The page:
From McMansion to McCottage

By
Real Estate Agent with Silicon Valley Real Estate

 The folks at the Wall Street Journal (subscription may be required) are talking about the trend towards downsizing.  Homebuilders like KB and Toll Brothers have nationwide portfolios and have obviously been dramatically affected by regional drops in home sales across many parts of the country.

During the boom period, these homebuilders were drawn to building high-margin McMansions, large template homes that provided a lot of square footage on the inside but were very similar to others in the neighborhood. 

Because many buyers in other regions are reluctant to make "big bets" on real estate (i.e. tie up a large chunk of their net worth in one investment vehicle --- even if they're living in it), these builders have started building McCottages again, smaller template homes that are more affordable.

Eichler would be proud.

Even so, there's another factor that's fueling this trend: the conforming rate.  With the evaporation of the secondary market for jumbo loans, mortgages over $417,000, the money used to fund them has become expensive and that cost is passed directly to the consumer. 

That difference could be a whole 1% on the loan or more, so Pulte, from the article says that "it expects its average selling price for the third quarter of this year to be $331,000, down from $335,000."  Has this decrease in size happened before?  You betcha: the early 80's, early 90's and today.  But between, the sizes increased all over again.

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Rainmaker
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Vicki Lloyd
The Lloyd Realty Group - San Diego, CA
(619)452-9798, Real Estate San Diego California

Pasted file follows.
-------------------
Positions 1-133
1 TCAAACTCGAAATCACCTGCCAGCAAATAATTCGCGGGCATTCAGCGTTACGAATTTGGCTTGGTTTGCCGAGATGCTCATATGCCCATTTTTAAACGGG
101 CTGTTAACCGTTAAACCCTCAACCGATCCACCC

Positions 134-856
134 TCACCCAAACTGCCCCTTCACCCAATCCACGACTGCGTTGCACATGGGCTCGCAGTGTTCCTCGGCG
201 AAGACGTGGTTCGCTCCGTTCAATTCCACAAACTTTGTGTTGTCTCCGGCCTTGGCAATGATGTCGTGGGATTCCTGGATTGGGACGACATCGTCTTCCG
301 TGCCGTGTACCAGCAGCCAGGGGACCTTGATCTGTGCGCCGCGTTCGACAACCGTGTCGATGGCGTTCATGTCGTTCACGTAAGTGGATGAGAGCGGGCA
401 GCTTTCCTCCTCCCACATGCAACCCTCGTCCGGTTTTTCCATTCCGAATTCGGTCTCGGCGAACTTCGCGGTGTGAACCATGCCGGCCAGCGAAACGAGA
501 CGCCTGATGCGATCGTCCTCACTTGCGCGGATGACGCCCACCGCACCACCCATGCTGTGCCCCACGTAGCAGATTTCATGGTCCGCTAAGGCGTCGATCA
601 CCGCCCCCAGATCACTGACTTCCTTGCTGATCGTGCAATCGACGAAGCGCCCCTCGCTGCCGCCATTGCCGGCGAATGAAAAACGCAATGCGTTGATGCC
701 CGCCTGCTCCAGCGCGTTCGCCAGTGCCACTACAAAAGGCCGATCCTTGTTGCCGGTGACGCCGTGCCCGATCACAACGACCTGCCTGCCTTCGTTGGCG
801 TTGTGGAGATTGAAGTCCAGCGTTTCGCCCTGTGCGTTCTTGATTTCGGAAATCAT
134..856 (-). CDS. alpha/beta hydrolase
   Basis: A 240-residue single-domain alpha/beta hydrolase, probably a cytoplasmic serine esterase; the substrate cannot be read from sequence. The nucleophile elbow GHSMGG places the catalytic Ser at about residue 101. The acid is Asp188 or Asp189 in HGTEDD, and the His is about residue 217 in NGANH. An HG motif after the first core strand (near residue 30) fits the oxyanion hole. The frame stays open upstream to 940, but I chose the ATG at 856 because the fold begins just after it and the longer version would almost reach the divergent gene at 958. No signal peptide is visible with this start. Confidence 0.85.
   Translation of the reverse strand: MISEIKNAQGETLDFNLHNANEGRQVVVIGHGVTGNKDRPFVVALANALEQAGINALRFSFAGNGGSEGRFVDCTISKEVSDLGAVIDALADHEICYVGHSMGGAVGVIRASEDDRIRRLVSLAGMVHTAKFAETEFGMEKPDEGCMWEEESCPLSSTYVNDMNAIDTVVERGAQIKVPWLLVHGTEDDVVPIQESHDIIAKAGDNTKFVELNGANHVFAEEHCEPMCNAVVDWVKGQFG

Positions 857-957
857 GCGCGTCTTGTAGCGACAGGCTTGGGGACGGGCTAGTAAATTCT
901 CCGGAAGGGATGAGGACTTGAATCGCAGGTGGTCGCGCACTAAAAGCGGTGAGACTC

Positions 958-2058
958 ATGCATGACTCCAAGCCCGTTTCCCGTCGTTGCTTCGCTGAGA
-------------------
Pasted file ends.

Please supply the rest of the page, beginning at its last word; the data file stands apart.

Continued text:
As a baby boomer, who bought my first house in 1979, I went along with the "bigger is better" thought process until my last baby went to college.  Then I started asking, "Why should I continue to maintain a 3000 sq ft house, when my husband and I only live in about 1200 square feet of it?"  We down-sized to 2000 sq ft, which is still more than we need, but we bought for the location, and feel that the extra square feet just came free. 

I predict that over the next 10 years, the boomers will exit their over-sized homes and be competing for the 1200 - 1800 sq ft single story homes!  There haven't been many built in recent years, due to the high land costs, so they will be hard to find, but should still hold their value better than most.

Sep 12, 2007 02:08 PM #1
Rainer
26,729
Steve Leung
Silicon Valley Real Estate - Cupertino, CA

Hi Vicki, thanks for the first-hand story.  I think yours is a good prediction.  Who wants to spend the golden years of life climbing stairs and maintaining parts of a home you don't use? 

It's also kind of funny.  We don't have a lot of people who retire to Silicon Valley, but our land values have set a lot of people up for a pretty comfortable retirement elsewhere!

Sep 12, 2007 05:59 PM #2
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Rainer
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Steve Leung

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